Saturday, August 6, 2011

Delta's role in the FAA shutdown, IKEA's Virginia workers vote union, and the Southern heart of the Tea Party Movement

Here's the latest Labor South round-up, and once again much of it shows the South's profound influence on national politics today--whether it's Atlanta-based Delta Airlines conspiring with House Republicans in the shutdown of the FAA, or the Southern domination of the Tea Party movement.

FAA gets temporary retrieve but labor union issue remains

President Obama signed a bill Friday ending the partial shutdown of the Federal Aviation Administration, but the central issue that made House Republicans willing to render 4,000 agency employees and thousands of airport construction project workers jobless--labor union rules--remains unresolved.

"The House Republicans freely admit that this is simply an effort to leverage one issue to hijack the legislative process and gain the upper hand on negotiating an anti-labor provision," U.S. Sen. Jay Rockefeller, D-W.Va., of the Senate Commerce Committee said on the Senate floor last week.

Indeed, the ongoing assault on both public and private labor unions waged by Republicans across the country continues, and it was at the heart of the two-week FAA shutdown, which cost the deficit-strapped federal government $350 million in revenues as a result of uncollected taxes on airline tickets. Congress went on vacation without authorizing the FAA.

Although some Republicans claimed the main issue was their opposition to the funding of rural air service that was included in the FAA budget, their desire to destroy unions was the primary mission.

At issue was a National Mediation Board ruling that non-votes will no longer count as "no" votes in union elections in the airline industry. As in practically every other kind of election, only those votes cast in a union election will now count as either "yes" or "no". The NMB oversees the airline industry.

Backing the Republicans in their anti-union mission is Delta Airlines, which actually benefited from the shutdown by pocketing the portion of ticket prices that would have gone to the federal government as taxes. Delta CEO Richard Anderson, whose salary is $9 million, has strongly criticized the NMB ruling.

Rockefeller specifically pointed to Delta as a culprit in the shutdown. "I wish I understood why the policy objections of one company--Delta Airlines--mattered more than the livelihood of thousands of people," the senator said.

The authorization signed by Obama Friday leaves the issue unresolved but one that Congress will have to face when its five-week vacation comes to an end.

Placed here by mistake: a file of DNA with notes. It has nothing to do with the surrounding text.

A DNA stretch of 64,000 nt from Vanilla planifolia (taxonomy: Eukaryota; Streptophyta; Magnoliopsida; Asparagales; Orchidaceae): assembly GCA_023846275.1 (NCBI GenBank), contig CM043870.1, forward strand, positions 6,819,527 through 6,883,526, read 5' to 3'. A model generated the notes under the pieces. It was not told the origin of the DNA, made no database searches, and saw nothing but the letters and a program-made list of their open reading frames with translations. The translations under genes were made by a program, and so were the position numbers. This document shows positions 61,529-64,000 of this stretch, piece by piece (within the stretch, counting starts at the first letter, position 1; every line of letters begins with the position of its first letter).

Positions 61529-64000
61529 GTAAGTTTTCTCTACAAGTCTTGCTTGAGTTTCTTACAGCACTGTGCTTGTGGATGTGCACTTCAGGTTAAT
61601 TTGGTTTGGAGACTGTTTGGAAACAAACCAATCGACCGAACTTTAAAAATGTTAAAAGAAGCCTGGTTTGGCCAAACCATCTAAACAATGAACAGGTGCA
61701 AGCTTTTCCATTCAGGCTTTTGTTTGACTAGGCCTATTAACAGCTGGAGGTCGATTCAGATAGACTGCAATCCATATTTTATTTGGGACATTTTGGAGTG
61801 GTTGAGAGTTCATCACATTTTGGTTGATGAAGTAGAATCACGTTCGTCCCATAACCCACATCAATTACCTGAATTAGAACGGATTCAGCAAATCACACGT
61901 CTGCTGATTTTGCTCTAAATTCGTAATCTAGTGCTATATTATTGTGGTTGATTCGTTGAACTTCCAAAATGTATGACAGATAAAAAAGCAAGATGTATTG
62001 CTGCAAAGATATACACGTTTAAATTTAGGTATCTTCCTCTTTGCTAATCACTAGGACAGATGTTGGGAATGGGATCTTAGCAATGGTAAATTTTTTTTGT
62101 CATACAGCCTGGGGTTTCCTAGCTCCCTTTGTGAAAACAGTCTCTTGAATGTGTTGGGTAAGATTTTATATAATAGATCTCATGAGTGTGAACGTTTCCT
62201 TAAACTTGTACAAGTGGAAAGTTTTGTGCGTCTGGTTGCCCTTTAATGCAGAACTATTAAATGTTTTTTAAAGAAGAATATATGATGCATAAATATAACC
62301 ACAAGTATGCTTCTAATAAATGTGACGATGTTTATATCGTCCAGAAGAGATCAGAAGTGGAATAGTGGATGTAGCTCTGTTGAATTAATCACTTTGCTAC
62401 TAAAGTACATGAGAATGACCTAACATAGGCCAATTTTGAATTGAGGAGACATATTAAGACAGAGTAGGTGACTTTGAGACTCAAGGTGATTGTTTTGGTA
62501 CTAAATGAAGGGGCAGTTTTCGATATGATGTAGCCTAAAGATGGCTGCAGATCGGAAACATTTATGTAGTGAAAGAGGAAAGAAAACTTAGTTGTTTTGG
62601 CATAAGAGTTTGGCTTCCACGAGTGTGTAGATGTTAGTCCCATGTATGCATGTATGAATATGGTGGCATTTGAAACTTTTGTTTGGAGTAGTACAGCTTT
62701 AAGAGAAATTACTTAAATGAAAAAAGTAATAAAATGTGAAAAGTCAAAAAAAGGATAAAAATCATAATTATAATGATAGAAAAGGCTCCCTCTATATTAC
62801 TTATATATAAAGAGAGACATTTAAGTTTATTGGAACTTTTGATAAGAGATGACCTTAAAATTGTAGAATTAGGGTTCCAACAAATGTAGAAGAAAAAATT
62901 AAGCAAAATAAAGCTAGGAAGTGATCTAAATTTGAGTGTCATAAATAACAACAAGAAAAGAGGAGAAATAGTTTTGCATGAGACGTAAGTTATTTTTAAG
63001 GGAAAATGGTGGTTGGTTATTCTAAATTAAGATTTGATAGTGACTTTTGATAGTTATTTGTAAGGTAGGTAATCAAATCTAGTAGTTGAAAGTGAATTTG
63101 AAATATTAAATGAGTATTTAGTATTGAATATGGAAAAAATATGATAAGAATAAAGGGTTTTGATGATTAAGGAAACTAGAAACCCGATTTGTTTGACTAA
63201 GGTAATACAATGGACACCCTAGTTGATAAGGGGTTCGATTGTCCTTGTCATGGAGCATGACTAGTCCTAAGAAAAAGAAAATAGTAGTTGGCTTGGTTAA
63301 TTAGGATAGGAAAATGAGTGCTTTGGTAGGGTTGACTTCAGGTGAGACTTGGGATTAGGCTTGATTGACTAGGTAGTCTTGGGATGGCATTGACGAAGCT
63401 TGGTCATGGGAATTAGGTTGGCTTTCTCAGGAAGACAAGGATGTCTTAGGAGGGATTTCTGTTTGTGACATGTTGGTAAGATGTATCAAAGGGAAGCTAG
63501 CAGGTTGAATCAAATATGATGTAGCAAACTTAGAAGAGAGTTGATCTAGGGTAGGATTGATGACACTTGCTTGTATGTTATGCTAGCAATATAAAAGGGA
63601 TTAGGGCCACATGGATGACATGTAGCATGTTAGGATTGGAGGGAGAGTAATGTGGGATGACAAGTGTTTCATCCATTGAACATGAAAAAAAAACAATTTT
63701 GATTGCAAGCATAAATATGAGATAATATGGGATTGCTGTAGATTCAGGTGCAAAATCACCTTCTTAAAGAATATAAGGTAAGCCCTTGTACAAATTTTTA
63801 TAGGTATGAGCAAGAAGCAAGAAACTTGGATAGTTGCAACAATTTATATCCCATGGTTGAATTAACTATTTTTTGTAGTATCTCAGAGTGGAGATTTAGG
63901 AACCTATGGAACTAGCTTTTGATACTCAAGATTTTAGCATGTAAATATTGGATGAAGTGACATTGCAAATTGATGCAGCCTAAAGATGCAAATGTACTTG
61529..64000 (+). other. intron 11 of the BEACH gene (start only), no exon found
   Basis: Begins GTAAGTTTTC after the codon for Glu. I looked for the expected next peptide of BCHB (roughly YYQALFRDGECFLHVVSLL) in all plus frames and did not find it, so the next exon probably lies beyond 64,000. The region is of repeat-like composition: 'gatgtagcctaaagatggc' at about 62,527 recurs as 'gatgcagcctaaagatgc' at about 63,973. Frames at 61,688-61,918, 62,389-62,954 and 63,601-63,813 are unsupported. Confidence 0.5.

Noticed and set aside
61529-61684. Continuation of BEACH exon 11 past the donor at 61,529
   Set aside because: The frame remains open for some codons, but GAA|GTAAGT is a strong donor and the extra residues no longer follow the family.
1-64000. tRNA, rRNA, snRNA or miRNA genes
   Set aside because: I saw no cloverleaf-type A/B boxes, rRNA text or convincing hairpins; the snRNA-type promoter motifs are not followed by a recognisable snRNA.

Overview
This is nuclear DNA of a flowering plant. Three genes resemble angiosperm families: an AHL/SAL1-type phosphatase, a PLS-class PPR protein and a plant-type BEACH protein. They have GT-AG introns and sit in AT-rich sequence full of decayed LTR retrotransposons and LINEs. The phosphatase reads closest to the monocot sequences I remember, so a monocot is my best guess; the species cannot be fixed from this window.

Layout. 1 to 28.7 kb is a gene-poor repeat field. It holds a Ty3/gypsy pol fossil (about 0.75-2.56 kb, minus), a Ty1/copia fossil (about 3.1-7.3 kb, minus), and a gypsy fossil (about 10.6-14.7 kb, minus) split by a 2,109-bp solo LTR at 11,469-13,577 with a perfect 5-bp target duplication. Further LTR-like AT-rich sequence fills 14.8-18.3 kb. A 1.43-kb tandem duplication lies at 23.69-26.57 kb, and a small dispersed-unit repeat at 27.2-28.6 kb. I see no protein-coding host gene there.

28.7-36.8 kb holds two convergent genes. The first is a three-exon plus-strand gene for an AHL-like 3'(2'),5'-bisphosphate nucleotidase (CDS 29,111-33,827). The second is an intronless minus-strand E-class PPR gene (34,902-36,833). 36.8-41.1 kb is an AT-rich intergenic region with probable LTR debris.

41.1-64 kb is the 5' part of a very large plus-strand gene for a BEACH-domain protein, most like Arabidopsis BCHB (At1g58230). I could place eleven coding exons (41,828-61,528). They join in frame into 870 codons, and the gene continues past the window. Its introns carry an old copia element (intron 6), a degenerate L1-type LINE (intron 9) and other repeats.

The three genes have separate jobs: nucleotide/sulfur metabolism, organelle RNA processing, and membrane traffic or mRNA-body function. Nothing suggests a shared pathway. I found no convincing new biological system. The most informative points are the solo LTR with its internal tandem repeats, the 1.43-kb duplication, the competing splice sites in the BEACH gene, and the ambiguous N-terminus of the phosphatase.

Ikea workers vote union

In a 221-69 vote in late July, workers at Ikea's Danville, Va. plant chose the International Association of Machinists and Aerospace Workers to represent them in future contract negotiations with the Swedish furniture maker.

The vote came after a tough campaign that included the company's hiring of the union-busting Jackson Lewis law firm. The workers' issues included "stretch-out"-like conditions at the work site, required overtime, eliminated raises, and low pay.

The campaign was marked by irony. Ikea had long enjoyed a stellar reputation as a good corporate friend to its workers in Europe, and it had cooperated with unions there. Its European workers also enjoyed wages that started at $19 an hour, compared to the $8 an hour its beginning Virginia workers earned.

The Southern heart of the Tea Party movement writer Michael Lind's August 2 and linked here story on the Tea Party movement exposes the Southern extremists who are its base.

"It should be called the Fort Sumter movement," Lind writes. "Today's Tea Party movement is merely the latest of a series of attacks on American democracy by the white Southern minority, which for more than two centuries has not hesitated to paralyze, sabotage or, in the case of the Civil War, destroy American democracy in order to get their way."

Despite the movement's Boston-evoking name and the media's association of it with the Midwest, the Tea Party is at its core the white Southern conservative elite, Lind writes, and he notes that the four states with the most Tea Party representatives in the U.S. House are: Texas, Florida, Louisiana, and Georgia.

"The fact that Tea Party conservatism speaks with a pronounced Southern drawl may have escaped the attention of the mainstream media, but it is obvious to members of Congress who have to try to work with these disproportionately-Southern fanatics," Lind writes.

So much for the much-ballyhooed New South. As the author of this blog has written before, today's South in some key ways isn't really so new after all, certainly when it comes to who rules and who serves.

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